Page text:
Otoh I'm glad they go from 18 to 9 months, those not on LTS upgrade the OS pretty much asap with each new release anyway.

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          • #6
            Originally posted by F i L View Post
            So Ubuntu Rolling Release is a sure thing? Sounds great.
            Yeah, it seems like the main reason _not_ to just go with rolling releases was some OEMs afraid of not being able to give the users the latest and greatest. And I can see that. Imagine you want to release a new laptop, if the kernel + Xorg are old, how do you support it? You need the rolling version to upgrade major components like X and Kernel, but then how can it be stable?

            Me? I think it would probably make sense for Ubuntu to have annual releases, and make every other release Long Term. There is always a rolling one, which is latest + updates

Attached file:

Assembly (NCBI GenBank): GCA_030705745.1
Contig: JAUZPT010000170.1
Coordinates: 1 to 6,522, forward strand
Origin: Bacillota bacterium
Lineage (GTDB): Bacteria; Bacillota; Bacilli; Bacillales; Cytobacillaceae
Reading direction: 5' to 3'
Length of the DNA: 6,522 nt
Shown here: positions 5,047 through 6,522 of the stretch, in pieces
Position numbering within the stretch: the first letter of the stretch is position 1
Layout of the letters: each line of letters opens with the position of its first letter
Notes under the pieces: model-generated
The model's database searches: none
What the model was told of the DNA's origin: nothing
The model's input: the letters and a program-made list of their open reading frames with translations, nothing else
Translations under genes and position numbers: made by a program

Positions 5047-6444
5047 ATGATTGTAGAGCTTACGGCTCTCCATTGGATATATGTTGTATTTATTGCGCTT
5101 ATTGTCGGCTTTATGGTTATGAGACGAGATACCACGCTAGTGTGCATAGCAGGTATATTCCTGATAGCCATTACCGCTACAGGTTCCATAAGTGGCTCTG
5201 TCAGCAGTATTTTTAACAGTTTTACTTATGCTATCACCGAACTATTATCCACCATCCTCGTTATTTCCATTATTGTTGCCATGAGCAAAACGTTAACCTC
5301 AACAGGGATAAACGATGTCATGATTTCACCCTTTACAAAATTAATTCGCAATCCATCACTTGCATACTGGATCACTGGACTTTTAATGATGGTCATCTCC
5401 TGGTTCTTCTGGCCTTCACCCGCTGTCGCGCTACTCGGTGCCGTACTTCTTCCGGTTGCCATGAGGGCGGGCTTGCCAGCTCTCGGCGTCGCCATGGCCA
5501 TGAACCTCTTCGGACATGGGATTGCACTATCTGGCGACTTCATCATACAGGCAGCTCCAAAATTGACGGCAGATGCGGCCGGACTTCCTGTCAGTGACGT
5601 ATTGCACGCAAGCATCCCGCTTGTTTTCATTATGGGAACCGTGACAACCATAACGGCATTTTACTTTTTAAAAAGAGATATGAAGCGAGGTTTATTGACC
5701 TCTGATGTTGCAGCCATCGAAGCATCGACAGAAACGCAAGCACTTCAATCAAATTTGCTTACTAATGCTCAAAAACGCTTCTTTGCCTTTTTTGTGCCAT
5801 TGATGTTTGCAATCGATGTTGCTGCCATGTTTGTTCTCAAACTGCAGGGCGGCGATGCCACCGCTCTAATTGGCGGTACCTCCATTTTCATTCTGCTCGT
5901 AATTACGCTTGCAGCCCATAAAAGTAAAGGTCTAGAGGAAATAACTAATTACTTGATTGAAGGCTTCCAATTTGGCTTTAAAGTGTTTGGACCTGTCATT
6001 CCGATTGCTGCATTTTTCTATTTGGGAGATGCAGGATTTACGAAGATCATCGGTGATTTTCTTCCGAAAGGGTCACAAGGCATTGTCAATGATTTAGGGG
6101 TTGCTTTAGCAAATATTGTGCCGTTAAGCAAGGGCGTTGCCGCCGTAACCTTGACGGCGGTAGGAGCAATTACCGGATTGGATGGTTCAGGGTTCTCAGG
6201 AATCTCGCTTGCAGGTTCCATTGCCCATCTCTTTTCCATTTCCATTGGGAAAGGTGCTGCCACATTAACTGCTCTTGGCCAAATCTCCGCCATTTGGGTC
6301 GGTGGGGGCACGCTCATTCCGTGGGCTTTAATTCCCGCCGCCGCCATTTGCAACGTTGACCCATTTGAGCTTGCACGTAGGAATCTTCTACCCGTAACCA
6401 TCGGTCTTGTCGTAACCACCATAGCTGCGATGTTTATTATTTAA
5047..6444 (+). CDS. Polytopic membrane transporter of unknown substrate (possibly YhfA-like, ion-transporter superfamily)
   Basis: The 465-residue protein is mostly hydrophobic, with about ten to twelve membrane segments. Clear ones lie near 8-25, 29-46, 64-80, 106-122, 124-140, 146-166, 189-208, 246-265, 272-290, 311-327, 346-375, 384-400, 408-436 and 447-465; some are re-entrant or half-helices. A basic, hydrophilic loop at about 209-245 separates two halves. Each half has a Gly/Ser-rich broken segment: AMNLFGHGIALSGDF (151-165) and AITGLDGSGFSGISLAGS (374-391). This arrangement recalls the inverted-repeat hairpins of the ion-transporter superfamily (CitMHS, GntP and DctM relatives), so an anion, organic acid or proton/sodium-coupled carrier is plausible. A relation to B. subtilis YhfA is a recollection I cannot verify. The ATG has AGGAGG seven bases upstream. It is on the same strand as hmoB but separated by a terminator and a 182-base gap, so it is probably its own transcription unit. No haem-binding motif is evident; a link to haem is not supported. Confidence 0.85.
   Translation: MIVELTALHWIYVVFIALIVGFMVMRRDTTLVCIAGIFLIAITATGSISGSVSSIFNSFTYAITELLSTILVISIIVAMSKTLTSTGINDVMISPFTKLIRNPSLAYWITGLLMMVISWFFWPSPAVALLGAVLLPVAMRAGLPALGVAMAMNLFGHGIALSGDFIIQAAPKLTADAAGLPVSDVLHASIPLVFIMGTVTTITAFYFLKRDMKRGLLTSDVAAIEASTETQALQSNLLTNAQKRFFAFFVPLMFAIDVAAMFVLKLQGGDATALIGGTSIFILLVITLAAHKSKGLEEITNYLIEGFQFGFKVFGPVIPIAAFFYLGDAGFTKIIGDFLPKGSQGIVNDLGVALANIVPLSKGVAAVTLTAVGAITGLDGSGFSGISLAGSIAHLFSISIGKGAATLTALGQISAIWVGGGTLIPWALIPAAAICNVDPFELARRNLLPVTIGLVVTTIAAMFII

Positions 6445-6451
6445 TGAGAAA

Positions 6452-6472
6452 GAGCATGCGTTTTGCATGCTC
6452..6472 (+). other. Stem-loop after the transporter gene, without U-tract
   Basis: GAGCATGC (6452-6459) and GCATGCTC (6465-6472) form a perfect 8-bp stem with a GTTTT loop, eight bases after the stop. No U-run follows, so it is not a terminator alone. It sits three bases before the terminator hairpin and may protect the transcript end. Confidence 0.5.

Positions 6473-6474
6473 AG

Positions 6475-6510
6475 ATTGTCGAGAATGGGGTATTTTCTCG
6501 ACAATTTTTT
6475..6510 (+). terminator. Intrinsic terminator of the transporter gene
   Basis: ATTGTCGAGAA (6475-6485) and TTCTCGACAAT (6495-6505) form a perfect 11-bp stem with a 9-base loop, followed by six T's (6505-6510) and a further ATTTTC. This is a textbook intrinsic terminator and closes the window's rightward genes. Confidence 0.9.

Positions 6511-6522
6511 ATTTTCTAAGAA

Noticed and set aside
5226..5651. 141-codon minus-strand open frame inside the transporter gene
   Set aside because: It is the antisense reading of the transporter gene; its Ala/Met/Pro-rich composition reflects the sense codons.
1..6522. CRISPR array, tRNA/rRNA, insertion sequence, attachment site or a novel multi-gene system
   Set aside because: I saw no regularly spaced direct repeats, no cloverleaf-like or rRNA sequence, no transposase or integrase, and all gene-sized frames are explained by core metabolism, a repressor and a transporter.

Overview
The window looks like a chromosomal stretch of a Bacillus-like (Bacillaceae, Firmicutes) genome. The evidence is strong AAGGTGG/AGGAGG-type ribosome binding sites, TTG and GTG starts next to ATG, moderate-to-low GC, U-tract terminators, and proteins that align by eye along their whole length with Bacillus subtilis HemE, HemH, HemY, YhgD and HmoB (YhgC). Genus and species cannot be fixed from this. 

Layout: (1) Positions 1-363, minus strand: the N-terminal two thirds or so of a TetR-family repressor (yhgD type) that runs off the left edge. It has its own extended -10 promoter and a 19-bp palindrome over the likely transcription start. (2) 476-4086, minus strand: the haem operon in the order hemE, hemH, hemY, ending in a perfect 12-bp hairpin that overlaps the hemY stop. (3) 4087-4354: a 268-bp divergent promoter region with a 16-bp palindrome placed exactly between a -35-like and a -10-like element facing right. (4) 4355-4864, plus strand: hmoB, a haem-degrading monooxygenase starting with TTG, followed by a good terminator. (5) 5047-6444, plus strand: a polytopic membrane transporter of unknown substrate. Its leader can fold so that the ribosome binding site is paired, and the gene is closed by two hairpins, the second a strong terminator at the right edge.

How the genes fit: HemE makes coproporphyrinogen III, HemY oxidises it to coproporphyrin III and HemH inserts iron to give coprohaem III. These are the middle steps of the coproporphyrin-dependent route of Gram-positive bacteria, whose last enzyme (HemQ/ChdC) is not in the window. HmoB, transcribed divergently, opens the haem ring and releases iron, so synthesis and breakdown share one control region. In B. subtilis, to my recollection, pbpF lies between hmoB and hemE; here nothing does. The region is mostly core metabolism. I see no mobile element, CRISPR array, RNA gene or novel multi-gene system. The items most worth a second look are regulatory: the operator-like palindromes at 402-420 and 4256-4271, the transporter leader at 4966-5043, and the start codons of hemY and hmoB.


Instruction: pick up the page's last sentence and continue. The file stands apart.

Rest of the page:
Cheers!

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            • #7
              Originally posted by mendieta View Post
              Imagine you want to release a new laptop, if the kernel + Xorg are old, how do you support it?!
              You use the LTS Enablement stack [1]. Every point release includes (optional) backports of the kernel and X stack from the following non-LTS releases. You can run 12.04 with the 12.10 kernel and Xorg as of 12.04.2.

              Edit: This would have remained in some form even if the non-LTS releases had been dropped. I.e. the LTS will always have some sort of hardware enablement strategy.


              [1] https://wiki.ubuntu.com/Kernel/LTSEnablementStack